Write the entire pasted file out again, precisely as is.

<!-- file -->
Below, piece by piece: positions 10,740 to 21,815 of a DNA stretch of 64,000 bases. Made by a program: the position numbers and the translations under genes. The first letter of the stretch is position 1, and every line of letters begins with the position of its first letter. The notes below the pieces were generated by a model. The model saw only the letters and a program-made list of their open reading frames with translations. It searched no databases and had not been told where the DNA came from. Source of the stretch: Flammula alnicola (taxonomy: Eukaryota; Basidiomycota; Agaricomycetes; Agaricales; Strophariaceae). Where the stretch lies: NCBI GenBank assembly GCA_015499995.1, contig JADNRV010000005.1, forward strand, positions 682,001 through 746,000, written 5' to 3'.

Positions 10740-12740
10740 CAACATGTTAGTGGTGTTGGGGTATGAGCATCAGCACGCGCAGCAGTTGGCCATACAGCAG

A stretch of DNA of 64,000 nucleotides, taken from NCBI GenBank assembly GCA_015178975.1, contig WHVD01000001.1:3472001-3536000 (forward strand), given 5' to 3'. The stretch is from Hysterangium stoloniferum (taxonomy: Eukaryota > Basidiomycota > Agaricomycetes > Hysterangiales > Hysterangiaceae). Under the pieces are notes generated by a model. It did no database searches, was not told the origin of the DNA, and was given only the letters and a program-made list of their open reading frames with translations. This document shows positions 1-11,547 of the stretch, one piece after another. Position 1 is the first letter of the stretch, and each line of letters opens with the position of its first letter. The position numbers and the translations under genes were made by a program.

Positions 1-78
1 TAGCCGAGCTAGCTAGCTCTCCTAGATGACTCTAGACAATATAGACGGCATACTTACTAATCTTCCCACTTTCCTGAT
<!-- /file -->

Below, piece by piece: positions 10,740 to 21,815 of a DNA stretch of 64,000 bases. Made by a program: the position numbers and the translations under genes. The first letter of the stretch is position 1, and every line of letters begins with the position of its first letter. The notes below the pieces were generated by a model. The model saw only the letters and a program-made list of their open reading frames with translations. It searched no databases and had not been told where the DNA came from. Source of the stretch: Flammula alnicola (taxonomy: Eukaryota; Basidiomycota; Agaricomycetes; Agaricales; Strophariaceae). Where the stretch lies: NCBI GenBank assembly GCA_015499995.1, contig JADNRV010000005.1, forward strand, positions 682,001 through 746,000, written 5' to 3'.

Positions 10740-12740
10740 CAACATGTTAGTGGTGTTGGGGTATGAGCATCAGCACGCGCAGCAGTTGGCCATACAGCAG

A stretch of DNA of 64,000 nucleotides, taken from NCBI GenBank assembly GCA_015178975.1, contig WHVD01000001.1:3472001-3536000 (forward strand), given 5' to 3'. The stretch is from Hysterangium stoloniferum (taxonomy: Eukaryota > Basidiomycota > Agaricomycetes > Hysterangiales > Hysterangiaceae). Under the pieces are notes generated by a model. It did no database searches, was not told the origin of the DNA, and was given only the letters and a program-made list of their open reading frames with translations. This document shows positions 1-11,547 of the stretch, one piece after another. Position 1 is the first letter of the stretch, and each line of letters opens with the position of its first letter. The position numbers and the translations under genes were made by a program.

Positions 1-78
1 TAGCCGAGCTAGCTAGCTCTCCTAGATGACTCTAGACAATATAGACGGCATACTTACTAATCTTCCCACTTTCCTGAT